I like novels and stories that have good pace, a sense of place, interesting details (details that are supportive of the story, not chucked in for the sake of having details – five pages on the vending machines in NASA headquarters, yuck), and have a story that draws you in. That happened for me with the Blackwater series which you write you also liked: six paperback novels with water-related titles, from The Flood to Rain, that appeared monthly in the spring of 1983(?). Once I’d started the first, I couldn’t wait until the next was released and, of course, the publisher provided a brief preview of the new book and exactly what day of the coming month it would be available. Another hook-you-in and keep you reading was Dan Simmons Song of Kali, but at the end I was rather let down. Clive Barnes’ six Books of Blood had many great stories and many had grim endings, all were quirky.
    In 1931 Dashiell Hammett (with help I’m sure, at least with the drinks) selected 20 tales for a wonderful book called Creeps By Night (John Day). Every tale was enjoyable reading. In the introduction, Hammett wrote about the then-called ‘weird tale’: “Brutality, often an excellent accompaniment and a means to an end, is never more than that in this field, and some of the finest effects have been secured with the daintest touches.” (a la M.R.James?) Then he quotes from a pre-1930’s story by Thomas Baily Aldrich: “A woman is sitting alone in a house. She knows she is alone in the whole world: every other living being is dead. The doorbell rings.”
    Now that sounds a bit like something your facinating Bryant might say to May, through low hanging strands of fetid pipe smoke: “She was alone in that wet house, May. She had very reason to know by then that she was alone, quite alone in the whole of the project, every other living being in the building’s 12-stories either dead of the fumes from the hidden river running under the basement, or warned out of the place by the Metro boys.” Puff, puff. Bryant handed down a bit of red herring and triangle of curry pocket to the office cat, who was grinning while rubbing against the pot plant. “You must realize the woman had to had heard the window above the kitchen sink slide open.” May snorted, before saying: “Oh good heavens, Arthur, what can possibly make you think that? She was hard of hearing and lived on the 8th floor; eight floors up and four floors down.” Bryant opened the last extant copy of Odd Happenings, which he’d borrowed on a decade ago from the Queen’s own library, and hadn’t yet got around to returning. “Indeed, but you’ve apparently forgotten there was that nasty trail of little footprints over the kitchen counter, down the cabinet to the tile, then out of the kitchen and across the carpet, and finally into the poor dear’s bedroom.” “No, Arthur, I have not forgotten. There were little foot prints ac ross her silk nightgown, too, as I well remember.(Fullest apologies extended here for my attempt at Solar Pons-ing your great series.)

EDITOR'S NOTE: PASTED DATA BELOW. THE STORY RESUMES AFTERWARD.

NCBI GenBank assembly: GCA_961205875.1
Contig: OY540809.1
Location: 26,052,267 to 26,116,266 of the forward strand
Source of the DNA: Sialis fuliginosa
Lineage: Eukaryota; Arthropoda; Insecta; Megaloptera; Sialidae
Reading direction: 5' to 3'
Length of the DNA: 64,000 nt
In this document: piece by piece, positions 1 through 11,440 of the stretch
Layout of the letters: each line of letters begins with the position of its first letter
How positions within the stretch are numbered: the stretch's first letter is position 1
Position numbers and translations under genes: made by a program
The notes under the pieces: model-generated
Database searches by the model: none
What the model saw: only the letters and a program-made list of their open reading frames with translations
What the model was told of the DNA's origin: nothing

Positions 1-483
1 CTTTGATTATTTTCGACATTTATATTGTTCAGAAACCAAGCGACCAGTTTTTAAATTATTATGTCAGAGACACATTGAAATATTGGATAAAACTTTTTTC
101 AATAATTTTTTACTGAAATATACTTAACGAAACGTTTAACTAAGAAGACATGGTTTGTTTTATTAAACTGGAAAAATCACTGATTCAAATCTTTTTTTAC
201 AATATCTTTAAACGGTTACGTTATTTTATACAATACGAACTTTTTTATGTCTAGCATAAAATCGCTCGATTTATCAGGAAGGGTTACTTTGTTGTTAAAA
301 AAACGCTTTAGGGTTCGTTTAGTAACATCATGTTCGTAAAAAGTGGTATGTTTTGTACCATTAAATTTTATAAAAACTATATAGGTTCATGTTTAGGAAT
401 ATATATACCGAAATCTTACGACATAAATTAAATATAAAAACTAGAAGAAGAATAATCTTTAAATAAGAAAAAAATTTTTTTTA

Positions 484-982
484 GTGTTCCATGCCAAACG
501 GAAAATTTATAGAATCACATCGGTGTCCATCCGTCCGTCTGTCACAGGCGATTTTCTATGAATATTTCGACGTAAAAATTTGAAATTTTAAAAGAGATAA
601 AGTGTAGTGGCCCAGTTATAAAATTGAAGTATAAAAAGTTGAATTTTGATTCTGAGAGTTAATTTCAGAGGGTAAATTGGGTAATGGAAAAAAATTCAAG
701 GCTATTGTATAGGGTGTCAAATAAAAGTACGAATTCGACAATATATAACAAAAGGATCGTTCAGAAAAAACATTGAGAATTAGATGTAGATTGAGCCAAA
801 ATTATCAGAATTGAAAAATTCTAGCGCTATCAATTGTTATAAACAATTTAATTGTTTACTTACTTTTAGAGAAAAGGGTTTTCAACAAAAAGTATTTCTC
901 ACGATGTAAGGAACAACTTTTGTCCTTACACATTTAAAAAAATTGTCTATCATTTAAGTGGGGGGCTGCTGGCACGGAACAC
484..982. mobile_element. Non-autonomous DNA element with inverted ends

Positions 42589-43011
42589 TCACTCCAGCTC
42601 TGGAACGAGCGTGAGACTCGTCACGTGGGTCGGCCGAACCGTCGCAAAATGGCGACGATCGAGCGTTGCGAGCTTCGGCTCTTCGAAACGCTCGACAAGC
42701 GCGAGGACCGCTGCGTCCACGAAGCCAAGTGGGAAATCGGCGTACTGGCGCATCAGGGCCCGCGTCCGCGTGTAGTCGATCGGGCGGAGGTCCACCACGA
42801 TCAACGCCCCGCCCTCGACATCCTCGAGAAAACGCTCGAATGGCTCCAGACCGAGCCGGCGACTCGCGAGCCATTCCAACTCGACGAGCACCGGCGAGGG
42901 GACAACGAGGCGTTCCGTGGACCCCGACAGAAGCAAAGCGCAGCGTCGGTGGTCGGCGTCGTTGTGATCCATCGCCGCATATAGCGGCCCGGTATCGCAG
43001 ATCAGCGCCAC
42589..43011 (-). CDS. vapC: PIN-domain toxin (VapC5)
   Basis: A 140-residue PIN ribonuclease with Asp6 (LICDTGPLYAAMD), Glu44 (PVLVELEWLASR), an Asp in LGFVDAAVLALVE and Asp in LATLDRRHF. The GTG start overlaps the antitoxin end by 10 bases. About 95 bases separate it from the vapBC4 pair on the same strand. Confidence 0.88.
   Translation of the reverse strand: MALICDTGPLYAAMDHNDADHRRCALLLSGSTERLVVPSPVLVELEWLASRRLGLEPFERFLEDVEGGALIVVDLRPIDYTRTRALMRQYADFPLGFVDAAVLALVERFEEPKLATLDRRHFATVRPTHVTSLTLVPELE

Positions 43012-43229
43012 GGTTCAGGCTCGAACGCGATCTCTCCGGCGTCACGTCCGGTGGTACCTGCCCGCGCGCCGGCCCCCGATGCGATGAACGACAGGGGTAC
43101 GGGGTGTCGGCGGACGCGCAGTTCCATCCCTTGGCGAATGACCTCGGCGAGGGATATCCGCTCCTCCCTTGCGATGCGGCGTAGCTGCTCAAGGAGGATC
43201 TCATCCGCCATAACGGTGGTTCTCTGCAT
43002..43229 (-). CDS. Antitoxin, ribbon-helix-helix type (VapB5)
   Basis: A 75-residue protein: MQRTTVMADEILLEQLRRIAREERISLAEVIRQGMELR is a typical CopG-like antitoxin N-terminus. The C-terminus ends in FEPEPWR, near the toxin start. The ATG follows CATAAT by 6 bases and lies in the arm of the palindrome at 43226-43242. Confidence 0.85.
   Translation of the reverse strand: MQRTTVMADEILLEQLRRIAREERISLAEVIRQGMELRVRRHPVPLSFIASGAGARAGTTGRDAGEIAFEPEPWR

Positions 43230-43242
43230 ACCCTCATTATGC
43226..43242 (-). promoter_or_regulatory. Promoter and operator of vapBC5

Chris, a new year is coming. I hope A Memory of Blood is only the first of a sextet of B & M adventures with a glorious five still to go; at least. Write faster, write faster.

  3. Wayne says:

    Hell Train should be here within the next two days, it was dispatched from Amazon over the Christmas period. I have to say I am not too happy though the original pre-order at £3.99 was Deleted by Amazon and I had to re pre-order and the price increased to £5.45. For me on a fixed income it all adds up. Enough of that though, I agree with you Chris.
    I would like to thank you in advance too for giving us some new frightners to read. Also Red Gloves was a cracking read, even if it did leave me a bit uneasy sometimes.